Most restrictions on events taking place could be lifted by 21 June, prime minister Boris Johnson has said. However, some events may be permitted to go ahead with restricted capacities, with up to 1,000 people or 50% capacity permitted from 17 May. The rules apply to England only.
Further pilot events will be run from this time, with testing, to test safety mitigation.
Addressing the House of Commons, 22 February, the prime minister revealed his roadmap out of lockdown, which he said was contingent on “data, not dates”. However, he also hinted that testing could be needed in order for large events to take place but did not specify any further details.
Ahead of the provisional 21 June start date, which the prime minister stressed would only be given the go ahead seven days in advance subject to infection rates, further pilot events would be run. “We will pilot larger events using enhanced testing with the ambition of the further easing of restrictions in the next step,” he said.
“Step 4 will begin no earlier than the 21 June. With appropriate mitigations we will aim to remove all legal limits on social contact, on weddings, and on other life events. We will open everything up to and including nightclubs and enable large events such as theatre performances beyond the limits in Step 3, potentially with the use of testing to mitigate the risk of infection.”
From 17 May, indoor events for up to 1,000 people will be permitted, or 50% capacity, with up to 4,000 permitted at outdoor events. Up to 10,000 may be permitted in seated outdoor environments, such as stadiums.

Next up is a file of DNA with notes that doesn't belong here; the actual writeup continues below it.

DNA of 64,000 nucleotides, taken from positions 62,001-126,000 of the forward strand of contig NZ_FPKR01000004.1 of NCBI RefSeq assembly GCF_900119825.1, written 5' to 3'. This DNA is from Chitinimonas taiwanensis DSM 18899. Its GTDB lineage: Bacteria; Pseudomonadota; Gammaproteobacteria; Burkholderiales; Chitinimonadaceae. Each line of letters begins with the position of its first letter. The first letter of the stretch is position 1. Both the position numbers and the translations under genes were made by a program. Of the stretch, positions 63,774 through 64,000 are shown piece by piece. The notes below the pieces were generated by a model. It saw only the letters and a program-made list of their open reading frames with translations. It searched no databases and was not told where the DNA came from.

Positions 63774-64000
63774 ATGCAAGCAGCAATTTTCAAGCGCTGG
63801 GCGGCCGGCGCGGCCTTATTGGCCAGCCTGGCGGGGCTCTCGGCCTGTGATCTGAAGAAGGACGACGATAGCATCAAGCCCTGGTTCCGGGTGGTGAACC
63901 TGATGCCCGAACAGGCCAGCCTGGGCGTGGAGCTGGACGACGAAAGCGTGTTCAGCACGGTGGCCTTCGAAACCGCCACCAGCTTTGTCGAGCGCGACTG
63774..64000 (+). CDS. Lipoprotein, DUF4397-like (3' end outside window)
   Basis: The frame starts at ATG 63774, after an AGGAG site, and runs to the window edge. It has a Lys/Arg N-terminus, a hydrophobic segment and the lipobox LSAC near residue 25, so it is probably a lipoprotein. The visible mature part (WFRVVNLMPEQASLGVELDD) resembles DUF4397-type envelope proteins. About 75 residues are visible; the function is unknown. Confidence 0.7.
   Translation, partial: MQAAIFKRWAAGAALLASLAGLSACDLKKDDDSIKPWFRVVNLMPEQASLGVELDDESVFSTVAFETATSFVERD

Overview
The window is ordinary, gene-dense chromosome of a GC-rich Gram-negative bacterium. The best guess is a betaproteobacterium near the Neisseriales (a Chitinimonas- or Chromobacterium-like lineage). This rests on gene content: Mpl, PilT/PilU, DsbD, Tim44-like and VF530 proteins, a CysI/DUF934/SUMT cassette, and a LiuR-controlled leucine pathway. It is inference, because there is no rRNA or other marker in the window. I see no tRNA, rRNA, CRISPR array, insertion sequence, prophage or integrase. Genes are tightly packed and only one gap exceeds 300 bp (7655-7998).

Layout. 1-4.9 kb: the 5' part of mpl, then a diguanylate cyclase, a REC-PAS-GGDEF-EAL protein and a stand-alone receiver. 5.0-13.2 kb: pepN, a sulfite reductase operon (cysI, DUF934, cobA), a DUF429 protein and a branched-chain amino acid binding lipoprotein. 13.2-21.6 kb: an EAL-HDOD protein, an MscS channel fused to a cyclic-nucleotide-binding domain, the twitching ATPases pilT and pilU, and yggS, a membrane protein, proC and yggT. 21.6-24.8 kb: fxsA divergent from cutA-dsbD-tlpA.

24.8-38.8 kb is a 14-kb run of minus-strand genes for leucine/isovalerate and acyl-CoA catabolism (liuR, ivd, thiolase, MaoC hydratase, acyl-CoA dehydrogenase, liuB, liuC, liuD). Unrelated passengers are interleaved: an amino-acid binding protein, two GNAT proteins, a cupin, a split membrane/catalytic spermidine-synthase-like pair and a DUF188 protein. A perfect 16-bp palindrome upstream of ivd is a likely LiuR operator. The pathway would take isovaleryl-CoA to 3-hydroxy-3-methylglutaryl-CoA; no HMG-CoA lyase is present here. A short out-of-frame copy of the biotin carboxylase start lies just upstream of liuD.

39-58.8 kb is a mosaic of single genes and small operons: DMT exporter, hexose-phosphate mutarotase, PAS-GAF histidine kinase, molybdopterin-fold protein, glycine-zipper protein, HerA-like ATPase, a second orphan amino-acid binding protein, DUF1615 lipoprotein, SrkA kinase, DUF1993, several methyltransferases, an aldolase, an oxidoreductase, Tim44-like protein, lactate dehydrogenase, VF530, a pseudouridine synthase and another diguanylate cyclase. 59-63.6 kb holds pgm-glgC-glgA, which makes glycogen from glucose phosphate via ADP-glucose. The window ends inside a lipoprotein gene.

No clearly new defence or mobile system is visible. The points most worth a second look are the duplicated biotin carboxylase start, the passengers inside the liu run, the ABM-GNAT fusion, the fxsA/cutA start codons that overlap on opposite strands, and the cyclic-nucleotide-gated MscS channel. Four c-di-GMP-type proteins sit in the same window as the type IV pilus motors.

Most restrictions on meeting people outdoors, up to a limit of 30, will be lifted no earlier than 17 May. At this point, theatres, concert halls and hospitality venues will be allowed to reopen, as well as fans being allowed to return to stadiums. Capacity limits will apply depending the venue’s size, the prime minister noted.
The prime minister said that four reviews would be taking place to more accurately plan for the wider reopening. The reviews include specific certification aimed to help venues reopen safely, and the safe return of major events.
More formally organised sport can resume no earlier than 29 March. From this date, people will no longer be legally obliged to stay at home, although the prime minister said people should continue to work from home if they can and minimise travel whenever possible.
Non-essential retail, personal care and outdoor leisure attractions and pub gardens will reopen no sooner than 12 April.
The prime minister added that details of extended business support measures will be announced by the chancellor of the exchequer, Rishi Sunak, in his Budget, due 3 March.